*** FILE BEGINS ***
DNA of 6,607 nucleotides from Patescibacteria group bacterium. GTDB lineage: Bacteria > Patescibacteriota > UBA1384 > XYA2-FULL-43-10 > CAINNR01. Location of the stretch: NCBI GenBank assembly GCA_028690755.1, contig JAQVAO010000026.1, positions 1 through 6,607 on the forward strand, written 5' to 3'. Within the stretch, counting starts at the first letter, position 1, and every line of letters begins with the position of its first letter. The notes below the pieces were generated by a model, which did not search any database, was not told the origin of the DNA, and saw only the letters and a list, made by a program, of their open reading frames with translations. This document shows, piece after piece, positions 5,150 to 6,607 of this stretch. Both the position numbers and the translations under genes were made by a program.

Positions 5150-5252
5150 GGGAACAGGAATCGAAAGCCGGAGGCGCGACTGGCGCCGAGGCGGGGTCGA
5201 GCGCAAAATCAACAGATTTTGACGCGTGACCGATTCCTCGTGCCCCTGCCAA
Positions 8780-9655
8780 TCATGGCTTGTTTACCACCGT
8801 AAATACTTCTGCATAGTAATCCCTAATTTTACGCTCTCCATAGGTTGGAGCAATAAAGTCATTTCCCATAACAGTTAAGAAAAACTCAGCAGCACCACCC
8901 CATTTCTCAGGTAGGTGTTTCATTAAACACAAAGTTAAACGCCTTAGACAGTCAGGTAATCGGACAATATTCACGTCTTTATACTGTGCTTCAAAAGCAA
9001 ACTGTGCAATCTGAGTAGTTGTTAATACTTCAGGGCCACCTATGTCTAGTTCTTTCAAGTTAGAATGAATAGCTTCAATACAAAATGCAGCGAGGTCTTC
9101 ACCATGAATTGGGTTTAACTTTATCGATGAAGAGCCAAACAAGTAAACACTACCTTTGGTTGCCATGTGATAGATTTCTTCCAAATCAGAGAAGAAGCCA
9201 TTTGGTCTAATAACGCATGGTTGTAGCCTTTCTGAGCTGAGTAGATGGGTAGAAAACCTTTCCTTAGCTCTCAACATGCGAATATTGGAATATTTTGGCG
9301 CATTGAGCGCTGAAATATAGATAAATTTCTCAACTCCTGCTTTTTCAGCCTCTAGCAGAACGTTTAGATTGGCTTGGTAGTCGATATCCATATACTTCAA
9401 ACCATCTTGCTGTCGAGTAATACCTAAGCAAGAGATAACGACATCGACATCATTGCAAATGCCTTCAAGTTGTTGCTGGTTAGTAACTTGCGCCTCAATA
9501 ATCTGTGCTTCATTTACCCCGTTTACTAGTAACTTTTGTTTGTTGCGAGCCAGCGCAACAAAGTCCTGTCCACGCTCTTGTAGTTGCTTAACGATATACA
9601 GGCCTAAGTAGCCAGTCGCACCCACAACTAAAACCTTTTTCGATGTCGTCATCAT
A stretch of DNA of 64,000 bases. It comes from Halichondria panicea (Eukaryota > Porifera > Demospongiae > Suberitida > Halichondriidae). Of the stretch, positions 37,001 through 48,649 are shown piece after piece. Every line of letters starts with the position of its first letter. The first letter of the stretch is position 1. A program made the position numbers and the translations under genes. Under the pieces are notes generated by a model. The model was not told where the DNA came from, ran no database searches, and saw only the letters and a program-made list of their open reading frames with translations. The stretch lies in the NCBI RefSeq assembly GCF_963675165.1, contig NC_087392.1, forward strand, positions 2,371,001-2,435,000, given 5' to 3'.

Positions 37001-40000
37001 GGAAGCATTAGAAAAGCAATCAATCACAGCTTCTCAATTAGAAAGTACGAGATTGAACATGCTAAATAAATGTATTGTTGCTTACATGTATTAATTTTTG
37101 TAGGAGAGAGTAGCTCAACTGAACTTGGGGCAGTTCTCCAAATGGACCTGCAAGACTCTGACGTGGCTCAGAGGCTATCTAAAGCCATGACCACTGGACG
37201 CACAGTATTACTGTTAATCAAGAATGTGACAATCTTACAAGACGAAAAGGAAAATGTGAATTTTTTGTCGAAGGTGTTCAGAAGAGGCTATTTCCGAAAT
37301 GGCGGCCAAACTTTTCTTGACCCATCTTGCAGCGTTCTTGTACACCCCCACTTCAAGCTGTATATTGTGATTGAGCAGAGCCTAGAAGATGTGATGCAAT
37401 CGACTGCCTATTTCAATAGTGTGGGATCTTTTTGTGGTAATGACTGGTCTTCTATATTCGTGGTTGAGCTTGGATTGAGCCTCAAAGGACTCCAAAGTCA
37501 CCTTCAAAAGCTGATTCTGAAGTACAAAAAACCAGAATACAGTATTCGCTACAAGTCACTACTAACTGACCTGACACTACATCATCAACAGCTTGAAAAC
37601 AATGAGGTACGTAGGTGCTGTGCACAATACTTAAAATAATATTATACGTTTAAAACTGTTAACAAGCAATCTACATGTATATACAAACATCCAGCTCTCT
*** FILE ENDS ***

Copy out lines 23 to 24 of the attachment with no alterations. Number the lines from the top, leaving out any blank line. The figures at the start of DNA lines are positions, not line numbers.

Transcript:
37501 CCTTCAAAAGCTGATTCTGAAGTACAAAAAACCAGAATACAGTATTCGCTACAAGTCACTACTAACTGACCTGACACTACATCATCAACAGCTTGAAAAC
37601 AATGAGGTACGTAGGTGCTGTGCACAATACTTAAAATAATATTATACGTTTAAAACTGTTAACAAGCAATCTACATGTATATACAAACATCCAGCTCTCT